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Gateway Program Welcomes and Prepares Incoming Students

Posted by Pengxeu Thao '15, Roseville on Friday, Aug. 2, 2013

The University of Minnesota, Morris’s 19th annual Gateway Program welcomed 28 incoming students on Sunday, July 21. The program encourages talented students to expand their educational and career aspirations.

Gateway was created in 1995 by the late Joseph Latterell, professor emeritus of chemistry, the late Thomas McRoberts, director of continuing education, and William Stewart, former Multi-Ethnic Student Program director. The four-week program helps new students build skills for college success by providing English and statistics courses. It also features a new Navigating Campus and Community (NCC) course in which students from both Gateway and STELLAR, a summer program for international students, learn about college resources and opportunities alongside one another.

New students Brenda Muthoni ’17, North Saint Paul, and Yessica Zuniga ’17, Minneapolis, embrace the opportunity to immerse themselves with the campus. “Gateway gives us a chance to experience campus without the worries of the school year,” they say. “To us, it means we get the opportunity to get ahead and know what to do.”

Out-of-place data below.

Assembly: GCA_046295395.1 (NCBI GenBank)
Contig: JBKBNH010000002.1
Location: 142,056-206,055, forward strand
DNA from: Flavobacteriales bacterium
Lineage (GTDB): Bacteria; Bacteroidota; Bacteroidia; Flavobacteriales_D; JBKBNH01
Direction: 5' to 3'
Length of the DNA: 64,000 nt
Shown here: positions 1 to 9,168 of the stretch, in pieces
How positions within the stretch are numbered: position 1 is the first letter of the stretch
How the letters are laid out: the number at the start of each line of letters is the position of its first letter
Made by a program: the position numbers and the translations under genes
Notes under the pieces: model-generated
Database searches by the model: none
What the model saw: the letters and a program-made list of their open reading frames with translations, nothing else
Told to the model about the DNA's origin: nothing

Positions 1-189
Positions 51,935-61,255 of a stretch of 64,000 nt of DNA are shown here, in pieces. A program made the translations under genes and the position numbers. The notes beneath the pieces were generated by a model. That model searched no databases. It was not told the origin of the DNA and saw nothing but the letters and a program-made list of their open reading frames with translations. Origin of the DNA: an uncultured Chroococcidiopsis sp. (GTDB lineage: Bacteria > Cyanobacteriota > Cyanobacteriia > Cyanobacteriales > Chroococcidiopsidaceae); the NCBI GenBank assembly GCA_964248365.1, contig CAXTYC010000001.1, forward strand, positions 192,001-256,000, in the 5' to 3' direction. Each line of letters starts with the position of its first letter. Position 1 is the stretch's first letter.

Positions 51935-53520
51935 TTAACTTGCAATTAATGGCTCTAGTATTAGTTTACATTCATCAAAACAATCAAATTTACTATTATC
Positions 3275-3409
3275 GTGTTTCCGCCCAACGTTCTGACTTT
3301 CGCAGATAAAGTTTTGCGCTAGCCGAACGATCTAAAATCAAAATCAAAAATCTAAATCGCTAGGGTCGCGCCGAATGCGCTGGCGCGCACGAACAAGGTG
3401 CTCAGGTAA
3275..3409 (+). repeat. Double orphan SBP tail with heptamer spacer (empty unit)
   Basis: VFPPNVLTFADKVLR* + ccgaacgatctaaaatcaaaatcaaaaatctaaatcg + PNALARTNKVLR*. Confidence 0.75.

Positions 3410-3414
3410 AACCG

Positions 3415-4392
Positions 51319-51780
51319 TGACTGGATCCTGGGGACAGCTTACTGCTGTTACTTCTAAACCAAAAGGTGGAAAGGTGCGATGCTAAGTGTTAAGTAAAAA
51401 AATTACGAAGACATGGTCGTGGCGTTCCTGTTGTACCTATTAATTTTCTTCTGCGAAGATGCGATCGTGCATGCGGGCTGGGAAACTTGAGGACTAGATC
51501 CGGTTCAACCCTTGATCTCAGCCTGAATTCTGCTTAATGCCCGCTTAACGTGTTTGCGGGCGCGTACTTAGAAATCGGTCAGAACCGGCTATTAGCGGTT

In addition to learning the necessary skills for college readiness, students are traveling to the Stevens County Fair, Pomme de Terre, and a ropes course in Spicer. These trips and activities not only introduce students to the town and surrounding areas, but also serve as bonding and networking experiences to build a support group for their upcoming years.

According to Sue Lor, academic excellence coordinator in the Office of Equity, Diversity, and Intercultural Programs, the experiences offered by the Gateway program help retain students at Morris. He adds that Gateway participants are more likely to become student leaders as a result of the program, as is shown by the returning mentors. For these reasons and others, he believes the program not only provides long-term benefits to its new students, but also gives mentors meaningful experiences.

“The mentors like to give back to the program,” says Lor when asked about seeing returning Gateway students as mentors. “It shows the retention and that the program made a positive impact.”

“After being in Gateway ourselves, you get to know what the new students are going through and a better understanding of the program,” say former Gateway participants Olivia Klemek ’15, Cold Spring, and Travis Crego ’16, Maple Grove. The two now make use of past experiences in their positions as Gateway mentors and role models.

The Gateway program ends on August 15. For more information, visit or call the Multi-Ethnic Resource Center at 320-589-6095.